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Re: petname implementation recommendation proposal

From: Rachna Dhamija <rachna.w3c@gmail.com>
Date: Tue, 18 Mar 2008 18:33:06 -0700
Message-ID: <20abbc510803181833y15d97543gd146960a9d15cf43@mail.gmail.com>
To: "Close, Tyler J." <tyler.close@hp.com>
Cc: "Thomas Roessler" <tlr@w3.org>, "mzurko@us.ibm.com" <mzurko@us.ibm.com>, "public-wsc-wg@w3.org" <public-wsc-wg@w3.org>
Sorry to ask a question that seems indirectly related to this thread, but it
seems like a good place to ask a process question.
It seems that we've been able to successfully raise technical issues against
proposals (e.g., how to bind a petname to a public key).  This is good as it
results in discussion and then iteration of the proposal.  But we do not see
as many usability issues being raised against the proposals.  For example,
with petnames, I think before we even debate implementation details, I would
question the cognitive burden that it places on users.  It requires the user
to take extra effort in coming up with a petname for a site, entering it,
and then noticing and recognizing it in the future.  This is not
"cognitively scalable".

Would it be helpful if we raised usability concerns as "issues" against
proposals, rather than having them live on a lonely page on the wiki?

and Tyler, forgive me for using your proposal as an example, but I think
I've made these points before.  You deserve lots of credit for being
innovative, responding to the group's concerns and iterating.


On Fri, Mar 14, 2008 at 4:23 PM, Close, Tyler J. <tyler.close@hp.com> wrote:

> I wrote:
> > My memory of the last round of discussion is that the
> > controversial techniques were: determining a correlation
> > between cert chains based on reuse of a public key; and
> > assuming the tuple (CA cert, end-entity DN - CN) is a GUID. I
> > think there are still interesting proposals to be made that
> > don't use these techniques. We could try another round of
> > discussion on a proposal that doesn't use either of these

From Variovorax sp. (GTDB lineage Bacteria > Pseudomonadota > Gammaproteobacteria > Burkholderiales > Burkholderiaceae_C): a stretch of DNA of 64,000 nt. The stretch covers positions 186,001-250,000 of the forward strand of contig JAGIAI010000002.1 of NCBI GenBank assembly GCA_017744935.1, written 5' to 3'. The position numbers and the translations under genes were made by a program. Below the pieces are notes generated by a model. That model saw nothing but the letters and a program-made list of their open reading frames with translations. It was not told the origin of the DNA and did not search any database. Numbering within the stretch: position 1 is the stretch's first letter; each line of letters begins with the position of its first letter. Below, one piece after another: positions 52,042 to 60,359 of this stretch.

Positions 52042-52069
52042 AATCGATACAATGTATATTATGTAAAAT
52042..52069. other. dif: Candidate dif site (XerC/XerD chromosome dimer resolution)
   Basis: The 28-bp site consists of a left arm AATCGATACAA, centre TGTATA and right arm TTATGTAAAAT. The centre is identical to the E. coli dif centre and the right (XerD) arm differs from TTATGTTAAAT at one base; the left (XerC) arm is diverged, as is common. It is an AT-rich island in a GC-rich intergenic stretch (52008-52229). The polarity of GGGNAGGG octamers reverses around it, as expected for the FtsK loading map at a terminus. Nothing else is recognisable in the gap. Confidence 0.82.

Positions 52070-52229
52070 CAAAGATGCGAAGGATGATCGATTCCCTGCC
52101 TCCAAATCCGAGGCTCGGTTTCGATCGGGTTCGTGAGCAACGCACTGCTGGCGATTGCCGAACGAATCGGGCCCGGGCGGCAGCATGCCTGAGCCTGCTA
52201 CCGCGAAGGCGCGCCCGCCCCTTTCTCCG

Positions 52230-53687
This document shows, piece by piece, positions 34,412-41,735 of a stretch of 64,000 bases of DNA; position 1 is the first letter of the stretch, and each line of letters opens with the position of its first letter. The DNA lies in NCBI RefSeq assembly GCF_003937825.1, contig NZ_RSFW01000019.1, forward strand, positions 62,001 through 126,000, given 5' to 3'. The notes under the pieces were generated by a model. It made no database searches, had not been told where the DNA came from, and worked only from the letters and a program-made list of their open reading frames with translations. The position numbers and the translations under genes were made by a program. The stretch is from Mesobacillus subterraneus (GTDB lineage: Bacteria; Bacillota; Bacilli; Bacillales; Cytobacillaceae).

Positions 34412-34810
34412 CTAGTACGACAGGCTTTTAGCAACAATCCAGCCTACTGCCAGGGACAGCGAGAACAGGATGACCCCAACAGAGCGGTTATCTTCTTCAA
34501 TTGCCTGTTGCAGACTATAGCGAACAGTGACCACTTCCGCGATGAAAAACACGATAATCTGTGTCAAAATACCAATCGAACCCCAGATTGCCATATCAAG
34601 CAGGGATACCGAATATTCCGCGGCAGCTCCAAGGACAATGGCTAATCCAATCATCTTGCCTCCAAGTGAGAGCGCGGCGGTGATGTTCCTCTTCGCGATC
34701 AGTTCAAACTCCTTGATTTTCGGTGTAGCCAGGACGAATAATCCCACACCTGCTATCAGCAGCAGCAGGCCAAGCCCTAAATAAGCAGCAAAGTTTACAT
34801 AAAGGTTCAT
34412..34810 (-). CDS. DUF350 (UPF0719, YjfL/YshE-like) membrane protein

> > techniques. Is that what you want to do?
> I've worked up a rough outline of what a petname implementation
> recommendation could look like. Since looking at information in an X.509certificate other than the host identifier generates controversy, I'll
> instead propose a petname implementation that relies solely on this
> information:
> If the current web page is "strongly TLS-protected", the user may assign
> the authenticated entity a petname. If the web page uses a "validated
> certificate", this assignment MUST create a binding from the petname to each
> of the host identifiers the certificate is valid for. These identifiers are
> found in the CN attribute and the subjectAltNames attribute, as specified by
> HTTPS. If the web-page uses a pinned self-signed certificate, this
> assignment MUST ONLY create a binding from the petname to the pinned
> destination.
> When browsing a "strongly TLS-protected" web page, the petname
> presentation MUST present the petname corresponding to the host identifier
> specified by the dereferenced URL.
> When comparing host identifiers, the petname presentation implementation
> MUST use the same algorithm used by HTTPS, in particular, a wildcard match
> MUST be supported where HTTPS would support it.
> The petname presentation MUST support renaming and deletion of a petname
> binding.
> When the user assigns a petname, the petname presentation implementation
> MUST warn the user if the chosen petname is similar to one currently in use.
> The meaning of similar is up to the implementation, but MUST at least
> include an identical petname.
> --Tyler
Received on Wednesday, 19 March 2008 01:33:42 UTC

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